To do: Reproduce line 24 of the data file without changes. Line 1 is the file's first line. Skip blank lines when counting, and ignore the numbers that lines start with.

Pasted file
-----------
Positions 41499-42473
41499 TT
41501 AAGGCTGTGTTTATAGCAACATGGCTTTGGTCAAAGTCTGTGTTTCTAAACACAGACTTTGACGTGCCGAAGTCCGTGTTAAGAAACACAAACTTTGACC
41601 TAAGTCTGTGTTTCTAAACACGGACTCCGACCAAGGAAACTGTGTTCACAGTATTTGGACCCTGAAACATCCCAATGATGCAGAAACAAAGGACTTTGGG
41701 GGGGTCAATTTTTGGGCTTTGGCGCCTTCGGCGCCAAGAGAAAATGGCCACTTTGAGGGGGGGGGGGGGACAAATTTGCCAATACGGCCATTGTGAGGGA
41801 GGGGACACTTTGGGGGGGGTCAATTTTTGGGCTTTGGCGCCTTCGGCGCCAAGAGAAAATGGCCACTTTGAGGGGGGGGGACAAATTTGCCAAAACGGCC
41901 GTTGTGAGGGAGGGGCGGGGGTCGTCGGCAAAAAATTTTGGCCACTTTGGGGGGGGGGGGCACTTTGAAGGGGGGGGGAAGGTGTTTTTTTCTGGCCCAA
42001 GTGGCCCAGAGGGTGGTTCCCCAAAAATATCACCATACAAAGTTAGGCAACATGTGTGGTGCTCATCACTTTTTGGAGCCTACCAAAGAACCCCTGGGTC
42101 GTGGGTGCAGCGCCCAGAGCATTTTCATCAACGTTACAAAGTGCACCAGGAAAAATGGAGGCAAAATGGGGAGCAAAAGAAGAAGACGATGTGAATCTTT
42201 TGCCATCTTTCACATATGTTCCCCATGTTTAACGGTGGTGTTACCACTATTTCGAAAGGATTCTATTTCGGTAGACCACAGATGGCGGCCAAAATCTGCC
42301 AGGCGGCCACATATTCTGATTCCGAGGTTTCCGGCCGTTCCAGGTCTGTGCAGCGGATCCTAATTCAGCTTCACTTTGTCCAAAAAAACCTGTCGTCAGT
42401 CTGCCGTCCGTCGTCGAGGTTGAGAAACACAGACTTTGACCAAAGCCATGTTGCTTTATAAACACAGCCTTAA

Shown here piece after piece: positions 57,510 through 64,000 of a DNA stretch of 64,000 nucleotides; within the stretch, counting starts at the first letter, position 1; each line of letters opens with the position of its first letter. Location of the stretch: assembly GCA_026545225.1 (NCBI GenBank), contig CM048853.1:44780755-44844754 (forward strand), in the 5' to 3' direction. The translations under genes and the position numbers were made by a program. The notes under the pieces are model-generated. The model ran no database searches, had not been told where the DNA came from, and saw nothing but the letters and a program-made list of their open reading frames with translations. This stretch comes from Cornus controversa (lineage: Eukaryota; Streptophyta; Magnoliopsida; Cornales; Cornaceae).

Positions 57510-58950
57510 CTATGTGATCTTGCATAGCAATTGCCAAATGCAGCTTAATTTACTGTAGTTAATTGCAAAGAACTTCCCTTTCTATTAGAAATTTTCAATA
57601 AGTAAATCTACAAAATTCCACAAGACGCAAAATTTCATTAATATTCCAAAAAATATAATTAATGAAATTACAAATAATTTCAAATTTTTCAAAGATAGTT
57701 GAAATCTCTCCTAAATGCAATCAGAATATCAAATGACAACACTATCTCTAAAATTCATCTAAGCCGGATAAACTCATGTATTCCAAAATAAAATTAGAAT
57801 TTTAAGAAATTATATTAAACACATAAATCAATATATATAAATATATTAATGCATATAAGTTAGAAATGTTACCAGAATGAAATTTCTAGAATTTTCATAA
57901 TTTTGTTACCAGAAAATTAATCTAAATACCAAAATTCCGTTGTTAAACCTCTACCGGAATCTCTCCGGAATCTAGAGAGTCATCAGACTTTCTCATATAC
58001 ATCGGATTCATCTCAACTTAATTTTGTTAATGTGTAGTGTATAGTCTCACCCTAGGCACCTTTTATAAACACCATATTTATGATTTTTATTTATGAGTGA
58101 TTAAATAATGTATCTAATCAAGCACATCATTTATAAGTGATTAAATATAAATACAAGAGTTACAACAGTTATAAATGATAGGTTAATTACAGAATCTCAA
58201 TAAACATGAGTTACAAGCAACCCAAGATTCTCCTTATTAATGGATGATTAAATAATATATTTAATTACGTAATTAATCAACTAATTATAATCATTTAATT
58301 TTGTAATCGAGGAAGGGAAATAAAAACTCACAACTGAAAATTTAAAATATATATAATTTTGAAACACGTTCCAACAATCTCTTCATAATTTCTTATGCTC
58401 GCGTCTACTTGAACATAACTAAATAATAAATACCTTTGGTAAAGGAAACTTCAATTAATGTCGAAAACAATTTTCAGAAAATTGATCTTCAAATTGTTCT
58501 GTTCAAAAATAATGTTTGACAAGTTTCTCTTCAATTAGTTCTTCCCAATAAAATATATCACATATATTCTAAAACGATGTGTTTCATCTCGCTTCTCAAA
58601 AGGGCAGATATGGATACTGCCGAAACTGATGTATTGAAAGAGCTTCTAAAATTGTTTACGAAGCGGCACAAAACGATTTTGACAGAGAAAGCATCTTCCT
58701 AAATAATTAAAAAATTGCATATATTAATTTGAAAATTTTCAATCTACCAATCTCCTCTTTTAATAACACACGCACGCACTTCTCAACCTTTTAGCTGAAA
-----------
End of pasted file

58401 GCGTCTACTTGAACATAACTAAATAATAAATACCTTTGGTAAAGGAAACTTCAATTAATGTCGAAAACAATTTTCAGAAAATTGATCTTCAAATTGTTCT